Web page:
ALS awareness

This article explores the causes and details surrounding ALS.

May is best known for celebrations like Cinco de Mayo and Memorial Day, but it often goes unrecognized as ALS awareness month. ALS affects upwards of 30,000 Americans today, however, the disease is relatively unknown. So, what is ALS anyway?

Amyotrophic lateral sclerosis (ALS) is a progressive disease which affects nerve cells in the brain and spine. The first hints of ALS are muscle twitches and weakness, but this can advance rapidly into loss of muscle control. Though ALS can be managed with medication, there is currently no cure, and the disease is unfortunately fatal. However, the progression of the disease is unique to everyone. In fact, about five percent of people living with ALS survive over 20 years with it, according to the ALS Association. 

While the cause of ALS is unknown, in some cases genetics is a factor. One type of ALS, known as Familial ALS, is thought to be inherited. However, this type is much rarer than Sporadic ALS which makes up between 90 and 95 percent of all ALS cases in the United States. Sporadic ALS is completely random and does not have an obvious cause. 

Although it seems like scientists are far from developing a cure, researchers are working to uncover the cause of ALS and how to treat it. As a matter of fact, neurologists at Johns Hopkins are in the process of experimenting with a drug that is thought to treat and prevent ALS. They discovered a problem with the DNA of ALS patients caused by the length of the DNA strands. Because these strands are “sticky,” proteins attach themselves to the DNA and cannot function properly. To combat this, the drug coats the DNA in order to prevent proteins from sticking to it. This drug is currently in the experimental phase, but if it is mass produced, it can make a real difference for thousands of people. 

It is commonly believed that ALS is exceptionally rare, this is not actually the case. In truth, one out of every 500 men that die, will die from ALS according to neurologist Jeffery Rothstein. Actually, many readers have heard of people with ALS, though they may be unaware of it. One prominent figure who had ALS was Steven Hawking.  

After being diagnosed with ALS in 1963 at the age of 21, Steven Hawking’s condition grew increasingly worse. Hawking quickly lost his ability to use motor skills, and his ability to walk was soon depleted as well. After around twenty years of living with ALS, Hawking lost his ability to speak and never regained it. However, Hawking’s life was an extraordinary phenomenon. Firstly, only five percent  of people face ALS onset before the age of thirty, so his diagnosis at 21 was virtually unheard of. Furthermore, at the time, doctors weren’t very useful because they could offer little help past prescribing vitamins. Currently, the mean survival rate for ALS is two to five years, but Hawking lived a miraculous 55 years with the disease. Hawking was able to maximize his life, becoming a successful physicist, cosmologist, and author. All the while, Hawking was a symbol of hope for people with ALS.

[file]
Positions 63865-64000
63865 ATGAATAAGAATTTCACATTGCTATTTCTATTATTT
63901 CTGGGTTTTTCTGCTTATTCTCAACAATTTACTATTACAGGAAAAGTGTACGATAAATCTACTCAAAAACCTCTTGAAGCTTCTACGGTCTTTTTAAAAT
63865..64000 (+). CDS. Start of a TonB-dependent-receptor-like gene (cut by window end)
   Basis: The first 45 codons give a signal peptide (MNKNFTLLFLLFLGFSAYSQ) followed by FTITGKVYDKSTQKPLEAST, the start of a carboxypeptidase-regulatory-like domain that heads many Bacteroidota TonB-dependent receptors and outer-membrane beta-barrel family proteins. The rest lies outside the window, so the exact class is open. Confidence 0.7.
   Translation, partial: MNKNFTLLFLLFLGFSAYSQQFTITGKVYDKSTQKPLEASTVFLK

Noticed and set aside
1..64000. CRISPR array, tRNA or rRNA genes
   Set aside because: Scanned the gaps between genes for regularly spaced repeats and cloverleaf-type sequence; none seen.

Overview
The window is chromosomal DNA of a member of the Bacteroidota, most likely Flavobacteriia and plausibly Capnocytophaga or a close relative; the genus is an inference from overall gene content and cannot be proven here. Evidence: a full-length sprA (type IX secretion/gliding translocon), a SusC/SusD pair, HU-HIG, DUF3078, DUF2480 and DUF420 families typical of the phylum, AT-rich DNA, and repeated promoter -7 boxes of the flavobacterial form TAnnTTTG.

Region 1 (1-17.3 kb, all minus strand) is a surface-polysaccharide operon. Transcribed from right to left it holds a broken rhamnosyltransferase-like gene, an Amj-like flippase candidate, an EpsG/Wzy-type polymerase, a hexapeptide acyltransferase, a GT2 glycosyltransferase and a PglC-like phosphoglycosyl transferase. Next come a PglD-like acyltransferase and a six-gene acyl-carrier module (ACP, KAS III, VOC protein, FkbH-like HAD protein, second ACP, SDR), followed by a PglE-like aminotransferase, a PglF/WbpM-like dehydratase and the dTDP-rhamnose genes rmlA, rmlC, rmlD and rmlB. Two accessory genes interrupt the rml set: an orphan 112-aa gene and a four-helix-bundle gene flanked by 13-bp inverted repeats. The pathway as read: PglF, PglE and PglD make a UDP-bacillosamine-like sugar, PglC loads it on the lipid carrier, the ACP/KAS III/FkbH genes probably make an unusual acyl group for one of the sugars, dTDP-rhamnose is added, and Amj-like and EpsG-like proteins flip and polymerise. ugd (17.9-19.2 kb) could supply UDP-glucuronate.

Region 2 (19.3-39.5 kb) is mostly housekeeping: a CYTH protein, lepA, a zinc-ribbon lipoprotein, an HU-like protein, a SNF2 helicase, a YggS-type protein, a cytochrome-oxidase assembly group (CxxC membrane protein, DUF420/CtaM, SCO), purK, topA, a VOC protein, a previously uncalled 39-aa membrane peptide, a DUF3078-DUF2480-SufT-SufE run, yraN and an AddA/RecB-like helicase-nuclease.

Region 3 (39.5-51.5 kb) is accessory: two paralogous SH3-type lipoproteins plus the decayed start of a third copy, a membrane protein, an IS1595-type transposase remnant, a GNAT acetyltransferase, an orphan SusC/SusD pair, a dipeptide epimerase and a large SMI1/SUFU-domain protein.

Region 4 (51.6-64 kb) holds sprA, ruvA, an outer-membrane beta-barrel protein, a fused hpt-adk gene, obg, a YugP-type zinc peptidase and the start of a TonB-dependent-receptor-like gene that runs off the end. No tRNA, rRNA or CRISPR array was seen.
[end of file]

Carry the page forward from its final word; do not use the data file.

Another name commonly associated with ALS is Lou Gehrig. In fact, ALS was widely known as Lou Gehrig’s disease for many years. Gehrig was an exceptional baseball talent for the Yankees in the 1930s. However, he experienced sudden onset symptoms like loss of strength and coordination in 1939, leading to a visit at the Mayo Clinic. Gehrig’s hall-of-fame worthy career was cut short when he was diagnosed with ALS at the age of 36. After choosing to retire, Gehrig delivered a heartfelt farewell speech that expressed acceptance and gratitude. To conclude his speech, Gehrig remarked solemnly, “So I close in saying that I may have had a tough break, but I have an awful lot to live for.” Unfortunately, Gehrig died less than two years later on June 2, 1941. Today, Gehrig’s life is celebrated on June 2, the anniversary of his death. 

With new research and medicine, hopefully ALS will become a thing of the past. However, this May everyone should recognize and remember those who have been afflicted by ALS. 

If you are interested in learning more about ALS or getting involved, visit the ALS Association Greater Philadelphia Chapter online page for more information, and participate in the Philadelphia Walk to Defeat ALS. Starting at Citizens Bank Park, people will walk a distance of 1.8 miles around Philly, spreading awareness and support for those affected by ALS. The walk’s date is to be determined, but you can email [email protected] to find more information. 

Graphic by Emma Liu ’22/Staff
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